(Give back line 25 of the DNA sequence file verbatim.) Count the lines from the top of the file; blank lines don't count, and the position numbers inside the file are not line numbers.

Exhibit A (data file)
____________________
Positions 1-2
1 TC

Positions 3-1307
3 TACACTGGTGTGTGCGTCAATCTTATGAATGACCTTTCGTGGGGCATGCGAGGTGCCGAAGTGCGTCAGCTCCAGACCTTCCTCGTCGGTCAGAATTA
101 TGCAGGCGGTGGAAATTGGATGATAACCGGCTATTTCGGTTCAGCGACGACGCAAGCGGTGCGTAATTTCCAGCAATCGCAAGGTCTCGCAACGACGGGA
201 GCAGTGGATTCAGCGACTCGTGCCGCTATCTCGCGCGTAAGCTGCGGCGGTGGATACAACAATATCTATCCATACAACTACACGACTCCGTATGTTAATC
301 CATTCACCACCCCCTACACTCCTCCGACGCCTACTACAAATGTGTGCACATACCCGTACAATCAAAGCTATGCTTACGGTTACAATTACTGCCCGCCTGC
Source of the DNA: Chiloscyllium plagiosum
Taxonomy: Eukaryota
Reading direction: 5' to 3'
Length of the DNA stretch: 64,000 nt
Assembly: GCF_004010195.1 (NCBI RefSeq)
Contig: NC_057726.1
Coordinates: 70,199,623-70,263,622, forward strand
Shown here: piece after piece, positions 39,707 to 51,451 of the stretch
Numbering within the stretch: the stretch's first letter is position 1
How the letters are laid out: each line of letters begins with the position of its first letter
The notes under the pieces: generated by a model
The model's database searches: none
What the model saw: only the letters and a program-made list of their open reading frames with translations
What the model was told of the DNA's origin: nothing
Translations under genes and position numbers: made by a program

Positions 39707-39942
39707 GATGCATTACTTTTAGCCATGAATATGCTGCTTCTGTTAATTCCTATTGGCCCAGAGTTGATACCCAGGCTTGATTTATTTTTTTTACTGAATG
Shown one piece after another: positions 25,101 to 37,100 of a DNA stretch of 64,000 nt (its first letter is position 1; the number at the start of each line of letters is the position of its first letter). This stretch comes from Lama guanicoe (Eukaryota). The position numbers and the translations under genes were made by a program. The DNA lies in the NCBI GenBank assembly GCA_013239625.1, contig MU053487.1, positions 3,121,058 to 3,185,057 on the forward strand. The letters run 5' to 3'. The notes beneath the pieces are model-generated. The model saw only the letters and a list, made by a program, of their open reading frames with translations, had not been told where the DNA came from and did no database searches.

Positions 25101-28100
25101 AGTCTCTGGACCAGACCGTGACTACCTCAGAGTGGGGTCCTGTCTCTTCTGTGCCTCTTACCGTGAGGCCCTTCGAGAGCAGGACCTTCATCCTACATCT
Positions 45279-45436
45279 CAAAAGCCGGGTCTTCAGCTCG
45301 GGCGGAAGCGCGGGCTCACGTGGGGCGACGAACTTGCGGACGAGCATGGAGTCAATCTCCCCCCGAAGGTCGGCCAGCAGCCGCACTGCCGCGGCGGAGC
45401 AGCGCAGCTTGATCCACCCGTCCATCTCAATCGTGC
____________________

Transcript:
Shown one piece after another: positions 25,101 to 37,100 of a DNA stretch of 64,000 nt (its first letter is position 1; the number at the start of each line of letters is the position of its first letter). This stretch comes from Lama guanicoe (Eukaryota). The position numbers and the translations under genes were made by a program. The DNA lies in the NCBI GenBank assembly GCA_013239625.1, contig MU053487.1, positions 3,121,058 to 3,185,057 on the forward strand. The letters run 5' to 3'. The notes beneath the pieces are model-generated. The model saw only the letters and a list, made by a program, of their open reading frames with translations, had not been told where the DNA came from and did no database searches.